Medical staff from the San Juan de Dios hospital transport Brazilian soccer player Alan Ruschel as he arrives in La Ceja in Colombia on Tuesday, after surviving a plane crash. The Chapecoense team were scheduled to play in the Copa Sudamericana final against the Medellin's Atletico Nacional on Wednesday. Photo by Luis Eduardo Noriega A/European Photo Agency
RIONEGRO, Colombia, Nov. 29 (UPI) -- Investigators have located the critical flight recorders from the chartered jetliner that crashed in the mountains of Colombia Tuesday, killing 71 people -- including nearly all of a Brazilian soccer team.
The British-made Avro RJ85 jet, carrying members of the Chapecoense soccer club, was headed from Bolivia to Medellin, Colombia, when it went down Monday night. Several members of the media were also aboard.
Officials said the pilots requested an emergency landing due to an electrical problem, but the nature of the problem was not immediately known. The "black boxes," the flight data recorder and cockpit recorder, might illuminate where the power fault was.
The data recorder shows how the plane was operating before the crash and the cockpit recorder captures conversations on the flight deck before impact.
Six people survived the crash, officials said.
"We are praying for everyone who has not yet been rescued, and for their families," Amanda Ruschel, the wife of one of the players, wrote to a social media account Tuesday. "It is a complicated and difficult situation. Only God can give us strength."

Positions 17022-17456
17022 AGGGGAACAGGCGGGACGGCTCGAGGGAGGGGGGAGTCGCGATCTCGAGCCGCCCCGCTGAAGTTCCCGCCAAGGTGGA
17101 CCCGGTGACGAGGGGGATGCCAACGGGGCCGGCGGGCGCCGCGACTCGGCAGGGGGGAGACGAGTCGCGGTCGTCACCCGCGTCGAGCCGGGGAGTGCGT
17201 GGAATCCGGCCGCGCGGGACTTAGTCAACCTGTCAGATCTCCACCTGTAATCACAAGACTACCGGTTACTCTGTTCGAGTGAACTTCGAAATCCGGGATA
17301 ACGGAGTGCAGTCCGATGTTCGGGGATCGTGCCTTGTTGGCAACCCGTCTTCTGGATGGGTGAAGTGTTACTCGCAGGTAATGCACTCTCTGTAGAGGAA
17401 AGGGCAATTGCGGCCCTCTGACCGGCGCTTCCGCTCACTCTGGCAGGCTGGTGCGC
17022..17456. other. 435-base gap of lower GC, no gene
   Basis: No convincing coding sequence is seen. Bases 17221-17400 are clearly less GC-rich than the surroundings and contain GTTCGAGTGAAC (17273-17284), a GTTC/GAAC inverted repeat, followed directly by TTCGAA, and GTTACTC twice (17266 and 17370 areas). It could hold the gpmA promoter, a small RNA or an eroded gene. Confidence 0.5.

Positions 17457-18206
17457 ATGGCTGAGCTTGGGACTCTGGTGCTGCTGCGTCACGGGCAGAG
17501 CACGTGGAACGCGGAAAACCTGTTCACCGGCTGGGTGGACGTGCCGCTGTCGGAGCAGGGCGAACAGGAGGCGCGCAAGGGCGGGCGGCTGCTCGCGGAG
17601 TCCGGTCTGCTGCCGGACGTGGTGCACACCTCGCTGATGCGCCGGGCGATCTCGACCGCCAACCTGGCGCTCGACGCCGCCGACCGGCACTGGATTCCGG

The survivors were taken to local hospitals and a search was mounted in the rugged terrain for the rest of those on the plane.
The team was traveling to play in the final game of the Copa Sudamericana tournament.
Emergency officials initially announced five people survived the crash, but a sixth person was found alive under the fuselage of the plane.
A Colombian air force search-and-rescue helicopter mission was canceled due to poor visibility, and getting to the crash site has been difficult because of the weather, officials said.
Airport authorities gave the plane, operated by LaMia, priority to land after the pilots reported an emergency, but the plane never got close to the runway. There were conflicting reports that the plane ran out of fuel or that there was an electrical problem.
Electrical malfunctions in flight is not unusual. In certain cases, it has led to crashes before.
In 1998, 229 people died when Swissair Flight 111 crashed in the waters off Nova Scotia. As with the Brazil flight, the pilots had reported severe electrical failures before it crashed. A subsequent investigation found that a fire had burned through bundles of electrical wires and systematically cut power to several flight controls. The flight crashed before it could land in Halifax.